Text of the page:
Drone use taking off - so too, drone insurance

22 June 2017

Unmanned aerial vehicles (UAVs), commonly known as drones, are becoming commonplace not only in military applications, but also in commercial and recreational applications throughout the world. This presents an issue in terms of "how much" and "what type" of insurance will be required to adequately address the potential risks associated with UAV use.

Currently, primary commercial applications for UAVs are in the agricultural, law enforcement, news coverage, sporting event, movie-making and resource exploration fields. UAV use in Canada is regulated federally, under the Canadian Aviation Regulations, SOR/96-433, (the “Regulations”) under the Aeronautics Act, R.S.C., 1985, c. A-2. In accordance with the Regulations, a Special Flight Operation Certificate (SFOC) must be obtained from Transport Canada in connection with any UAV used for commercial or research purposes and weighing more than 35 kilograms. In addition, Section 6.06.02(8) of the Regulations requires that a commercial operator must carry at least $100,000 of liability insurance. Operators would be wise to note that liability limits of only $100,000 are almost certainly inadequate to cover the damages that could arise from a serious accident caused through the use of a UAV. 

Businesses making use of UAVs in their operations should be aware that there likely would be no coverage under their commercial general liability insurance in connection with the use of a UAV, as most CGL policies specifically exclude losses arising in connection with the use of aircraft.  Several insurers currently offer “drone insurance”, tailored to the specific use and operation of UAVs. These policies typically include third party liability coverage and hull coverage (covering damage to the UAV itself). Third party liability coverage typically includes property damage and bodily injury, as well as personal injury, such as defamation, violation of privacy and copyright infringement, which may come into play in connection with video and other data collected by the UAV. Cyber liability coverage should also be considered, depending on the use of the drone.  To date there is no caselaw in Canada considering coverage issues in connection with UAVs.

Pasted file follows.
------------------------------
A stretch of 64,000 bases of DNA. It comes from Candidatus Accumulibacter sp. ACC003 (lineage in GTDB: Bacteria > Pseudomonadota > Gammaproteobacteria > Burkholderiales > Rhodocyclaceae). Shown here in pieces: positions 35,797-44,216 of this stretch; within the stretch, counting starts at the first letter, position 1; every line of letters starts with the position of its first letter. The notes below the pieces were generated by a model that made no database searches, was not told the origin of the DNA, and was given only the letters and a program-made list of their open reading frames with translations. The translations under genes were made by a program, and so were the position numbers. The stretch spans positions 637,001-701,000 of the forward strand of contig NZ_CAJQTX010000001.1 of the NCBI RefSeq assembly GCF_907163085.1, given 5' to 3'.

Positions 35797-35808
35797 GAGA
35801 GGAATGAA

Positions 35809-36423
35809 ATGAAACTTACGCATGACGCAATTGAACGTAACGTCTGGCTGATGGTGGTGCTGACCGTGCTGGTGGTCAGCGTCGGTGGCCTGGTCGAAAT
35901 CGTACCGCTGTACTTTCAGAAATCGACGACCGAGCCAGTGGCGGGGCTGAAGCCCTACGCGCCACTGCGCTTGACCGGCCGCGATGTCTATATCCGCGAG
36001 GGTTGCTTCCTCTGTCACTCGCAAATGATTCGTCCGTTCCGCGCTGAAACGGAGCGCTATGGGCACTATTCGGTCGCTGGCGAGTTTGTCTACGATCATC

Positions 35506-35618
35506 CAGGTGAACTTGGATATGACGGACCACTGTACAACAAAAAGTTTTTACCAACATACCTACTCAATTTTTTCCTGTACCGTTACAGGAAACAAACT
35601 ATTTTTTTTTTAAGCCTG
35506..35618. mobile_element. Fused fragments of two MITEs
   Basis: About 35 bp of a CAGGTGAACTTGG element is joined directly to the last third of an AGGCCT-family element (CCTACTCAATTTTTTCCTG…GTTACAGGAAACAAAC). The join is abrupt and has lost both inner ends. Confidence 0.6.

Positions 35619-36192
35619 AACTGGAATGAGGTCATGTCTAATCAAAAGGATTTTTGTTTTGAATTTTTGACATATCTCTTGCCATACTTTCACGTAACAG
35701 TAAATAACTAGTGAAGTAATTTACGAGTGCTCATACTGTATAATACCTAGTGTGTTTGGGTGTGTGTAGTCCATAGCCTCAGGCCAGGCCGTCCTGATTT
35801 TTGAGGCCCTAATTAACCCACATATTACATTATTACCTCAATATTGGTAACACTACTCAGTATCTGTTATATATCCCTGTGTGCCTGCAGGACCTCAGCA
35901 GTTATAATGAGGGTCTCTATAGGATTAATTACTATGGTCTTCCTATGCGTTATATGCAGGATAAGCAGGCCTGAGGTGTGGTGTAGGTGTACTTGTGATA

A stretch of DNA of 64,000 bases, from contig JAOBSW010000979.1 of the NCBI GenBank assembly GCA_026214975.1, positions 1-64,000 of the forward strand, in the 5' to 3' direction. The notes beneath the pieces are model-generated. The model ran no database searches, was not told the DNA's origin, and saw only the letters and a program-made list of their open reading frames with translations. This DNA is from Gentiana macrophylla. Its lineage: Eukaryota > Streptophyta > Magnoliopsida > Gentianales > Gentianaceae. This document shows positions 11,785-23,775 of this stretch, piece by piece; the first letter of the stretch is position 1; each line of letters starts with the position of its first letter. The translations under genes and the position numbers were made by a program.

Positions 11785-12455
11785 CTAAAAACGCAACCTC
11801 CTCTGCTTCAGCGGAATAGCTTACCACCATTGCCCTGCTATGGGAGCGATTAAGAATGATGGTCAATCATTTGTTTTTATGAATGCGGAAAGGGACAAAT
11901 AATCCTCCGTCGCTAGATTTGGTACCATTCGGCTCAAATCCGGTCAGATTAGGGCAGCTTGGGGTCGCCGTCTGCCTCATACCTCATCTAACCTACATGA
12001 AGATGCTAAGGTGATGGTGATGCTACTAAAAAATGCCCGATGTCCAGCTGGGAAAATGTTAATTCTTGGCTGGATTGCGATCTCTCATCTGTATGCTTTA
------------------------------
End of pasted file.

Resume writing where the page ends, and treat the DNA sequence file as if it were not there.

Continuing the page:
It will remain to be seen whether conventional property and casualty insurers also consider expanding their traditional coverages to take advantage of this evolving area. Underwriters of insurance for UAVs are faced with a dilemma similar to that experienced recently by underwriters of cyber insurance – a lack of statistical evidence with which to assess and price the risk. For larger commercial applications, experience generated from the underwriting of aviation insurance may provide significant guidance. Otherwise, the exercise may be something like the act of learning to fly itself. As Douglas Adams so keenly observed, “The knack to flying lies in learning how to throw yourself at the ground and miss”.

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